Sugar Ray Leonard (born May 17, 1956) is a retired professional American boxer, motivational speaker, and occasional actor. He was given the birth name Ray Charles Leonard, after his mother's favorite singer, Ray Charles. Leonard was the first boxer to earn more than $100 million in purses, won world titles in five weight divisions, and defeated future fellow International Boxing Hall of Fame inductees Wilfred Benítez, Thomas Hearns, Roberto Durán, and Marvin Hagler.[1][2] Leonard was named “Boxer of the Decade” for the 1980s.[3]



Giacobbe “Jake” LaMotta (born July 10, 1921), nicknamed “The Bronx Bull” and “The Raging Bull”, is an American retired professional boxer and former World Middleweight Champion. He was portrayed by Robert De Niro in the 1980 film Raging Bull.



Julio César Chávez (born Julio César Chávez González on July 12, 1962) is a retired Mexican professional boxer. Chávez is considered by many people for their sport statistics the greatest fighter ever to come out of Mexico.[3]
He is a six-time world champion in three weight divisions,[4] and for several years he was considered one of the best pound-for-pound boxers in the world.[5] In a career that spanned over 25 years, Chávez won five world titles in three weight divisions: WBC Super Featherweight in 1984, WBA Lightweight in 1987, WBC Lightweight in 1988, WBC Light Welterweight in 1989, IBF Light Welterweight in 1990, and WBC Light Welterweight in 1994.
He holds records for most successful defenses of world titles (27), most title fights (37), and he is after Joe Louis with (23) for most title defenses won by knockout (21). Chávez also has the longest undefeated streak in boxing history, 13 years. His record was 89-0-1 going into his first official loss to Frankie Randall and had an 87 fight win streak until his draw with Whitaker. Julio César Chávez was known for his outstanding punching power, devastating body attack, remarkably strong chin and the relentless stalking of his opponents.[4] He ranks #24 on ESPN's 50 Greatest Boxers Of All Time.[6] On December 7, 2010, he was inducted in the prestigious International Boxing Hall of Fame for the Class of 2011.[7][8] He is the father of prospect Omar Chávez and former WBC Middleweight Champion Julio César Chávez, Jr.[9][10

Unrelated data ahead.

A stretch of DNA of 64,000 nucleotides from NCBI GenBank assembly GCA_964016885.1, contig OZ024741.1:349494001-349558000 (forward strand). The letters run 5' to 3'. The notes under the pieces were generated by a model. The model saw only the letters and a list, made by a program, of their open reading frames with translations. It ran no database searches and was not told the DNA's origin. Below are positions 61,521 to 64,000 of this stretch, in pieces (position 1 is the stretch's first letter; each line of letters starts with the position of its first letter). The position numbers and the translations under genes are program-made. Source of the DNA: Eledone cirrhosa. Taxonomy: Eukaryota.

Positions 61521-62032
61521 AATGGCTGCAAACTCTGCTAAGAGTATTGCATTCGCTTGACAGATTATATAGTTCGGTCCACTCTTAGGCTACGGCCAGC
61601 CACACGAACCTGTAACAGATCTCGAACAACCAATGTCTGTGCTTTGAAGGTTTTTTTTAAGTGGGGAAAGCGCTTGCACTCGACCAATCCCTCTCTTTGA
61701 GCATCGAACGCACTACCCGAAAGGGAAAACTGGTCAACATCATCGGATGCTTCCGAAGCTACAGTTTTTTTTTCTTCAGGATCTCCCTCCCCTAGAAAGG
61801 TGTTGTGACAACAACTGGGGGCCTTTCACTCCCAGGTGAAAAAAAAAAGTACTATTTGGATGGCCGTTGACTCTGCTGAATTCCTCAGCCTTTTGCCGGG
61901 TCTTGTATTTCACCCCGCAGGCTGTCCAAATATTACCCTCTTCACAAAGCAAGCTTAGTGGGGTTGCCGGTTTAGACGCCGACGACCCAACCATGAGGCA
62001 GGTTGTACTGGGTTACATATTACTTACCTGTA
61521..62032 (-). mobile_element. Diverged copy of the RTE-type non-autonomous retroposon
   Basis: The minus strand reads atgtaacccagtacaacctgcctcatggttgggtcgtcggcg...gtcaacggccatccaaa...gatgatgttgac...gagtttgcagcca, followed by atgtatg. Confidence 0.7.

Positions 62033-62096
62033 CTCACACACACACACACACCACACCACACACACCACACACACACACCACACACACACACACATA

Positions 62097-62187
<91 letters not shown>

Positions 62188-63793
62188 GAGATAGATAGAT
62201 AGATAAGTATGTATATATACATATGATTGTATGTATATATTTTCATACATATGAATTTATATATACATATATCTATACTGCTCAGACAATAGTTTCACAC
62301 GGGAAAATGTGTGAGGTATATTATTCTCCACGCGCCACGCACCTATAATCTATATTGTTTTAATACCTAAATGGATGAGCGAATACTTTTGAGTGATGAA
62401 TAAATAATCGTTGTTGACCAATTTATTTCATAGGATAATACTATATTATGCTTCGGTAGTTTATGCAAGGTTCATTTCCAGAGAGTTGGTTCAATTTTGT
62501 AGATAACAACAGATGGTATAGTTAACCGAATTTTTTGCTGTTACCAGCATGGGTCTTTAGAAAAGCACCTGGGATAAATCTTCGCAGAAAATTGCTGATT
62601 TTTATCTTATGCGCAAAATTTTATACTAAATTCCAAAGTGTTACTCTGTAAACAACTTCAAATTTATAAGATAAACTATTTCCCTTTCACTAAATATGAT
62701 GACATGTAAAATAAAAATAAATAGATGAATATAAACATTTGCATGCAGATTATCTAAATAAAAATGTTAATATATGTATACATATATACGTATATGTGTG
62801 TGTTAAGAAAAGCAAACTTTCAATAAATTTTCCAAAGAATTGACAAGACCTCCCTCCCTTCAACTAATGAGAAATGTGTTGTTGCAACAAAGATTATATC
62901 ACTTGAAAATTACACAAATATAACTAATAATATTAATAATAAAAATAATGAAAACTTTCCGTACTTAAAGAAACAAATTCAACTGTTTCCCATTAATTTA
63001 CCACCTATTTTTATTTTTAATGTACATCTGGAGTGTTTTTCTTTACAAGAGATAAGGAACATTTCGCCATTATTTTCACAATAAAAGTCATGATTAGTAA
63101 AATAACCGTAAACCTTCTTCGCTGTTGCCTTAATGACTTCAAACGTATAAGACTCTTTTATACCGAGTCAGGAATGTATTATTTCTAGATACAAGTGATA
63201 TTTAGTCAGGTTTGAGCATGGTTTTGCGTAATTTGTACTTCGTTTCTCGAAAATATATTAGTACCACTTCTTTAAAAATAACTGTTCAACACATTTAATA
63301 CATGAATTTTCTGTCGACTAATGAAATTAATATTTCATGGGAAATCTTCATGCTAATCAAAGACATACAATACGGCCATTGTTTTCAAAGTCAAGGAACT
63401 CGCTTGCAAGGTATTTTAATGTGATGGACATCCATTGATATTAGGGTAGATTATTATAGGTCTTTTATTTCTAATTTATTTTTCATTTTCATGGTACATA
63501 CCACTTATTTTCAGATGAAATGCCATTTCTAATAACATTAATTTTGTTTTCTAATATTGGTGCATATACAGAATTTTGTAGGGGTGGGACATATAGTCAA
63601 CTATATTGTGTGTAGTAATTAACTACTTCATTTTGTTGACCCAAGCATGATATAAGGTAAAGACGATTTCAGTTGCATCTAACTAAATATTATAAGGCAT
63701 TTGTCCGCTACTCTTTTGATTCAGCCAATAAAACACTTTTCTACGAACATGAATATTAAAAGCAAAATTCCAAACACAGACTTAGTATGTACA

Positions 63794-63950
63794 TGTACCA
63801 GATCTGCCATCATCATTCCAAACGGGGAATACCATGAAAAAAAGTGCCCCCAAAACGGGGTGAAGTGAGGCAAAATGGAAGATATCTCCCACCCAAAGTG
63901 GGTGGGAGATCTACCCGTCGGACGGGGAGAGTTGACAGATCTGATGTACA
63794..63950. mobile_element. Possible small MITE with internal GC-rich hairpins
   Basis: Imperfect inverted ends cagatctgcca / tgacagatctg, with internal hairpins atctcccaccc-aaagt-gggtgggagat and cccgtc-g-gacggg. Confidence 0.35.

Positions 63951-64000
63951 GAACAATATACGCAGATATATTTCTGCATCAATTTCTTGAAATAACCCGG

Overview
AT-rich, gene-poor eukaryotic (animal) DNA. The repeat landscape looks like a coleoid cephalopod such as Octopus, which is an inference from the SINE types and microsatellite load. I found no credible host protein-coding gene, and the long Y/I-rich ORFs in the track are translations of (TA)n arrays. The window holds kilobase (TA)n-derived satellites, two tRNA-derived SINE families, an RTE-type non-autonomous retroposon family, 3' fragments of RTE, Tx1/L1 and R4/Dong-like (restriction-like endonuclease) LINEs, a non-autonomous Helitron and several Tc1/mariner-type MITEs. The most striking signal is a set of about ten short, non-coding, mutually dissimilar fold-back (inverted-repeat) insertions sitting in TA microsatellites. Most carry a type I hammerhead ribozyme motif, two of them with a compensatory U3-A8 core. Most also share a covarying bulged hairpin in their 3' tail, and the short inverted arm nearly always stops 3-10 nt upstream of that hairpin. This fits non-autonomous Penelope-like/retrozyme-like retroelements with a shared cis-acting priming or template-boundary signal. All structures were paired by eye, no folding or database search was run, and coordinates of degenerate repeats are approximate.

Larry Holmes (born November 3, 1949) is a former professional boxer. He grew up in Easton, Pennsylvania, which gave birth to his boxing nickname, The Easton Assassin.
Holmes, whose left jab is rated among the best in boxing history,[1] was the WBC Heavyweight Champion from 1978 to 1983, The Ring Heavyweight Champion from 1980 to 1985, and the IBF Heavyweight Champion from 1983 to 1985. He made twenty successful title defenses, second only to Joe Louis' twenty-five.
Holmes won his first forty-eight professional bouts, including victories over Earnie Shavers, Ken Norton, Muhammad Ali, Mike Weaver, Gerry Cooney, Tim Witherspoon and Marvis Frazier, and fell one short of matching Rocky Marciano's career record of 49-0 when he lost to Michael Spinks in 1985. Holmes retired after losing a rematch to Spinks, but made repeated comebacks and was unsuccessful in three further attempts to regain the title, the last in 1995. He had his last fight in 2002 and ended with a career record of 69-6. [2] He is frequently ranked as one of the greatest heavyweights of all time[3] and has been inducted into the International Boxing Hall of Fame and the World Boxing Hall of Fame.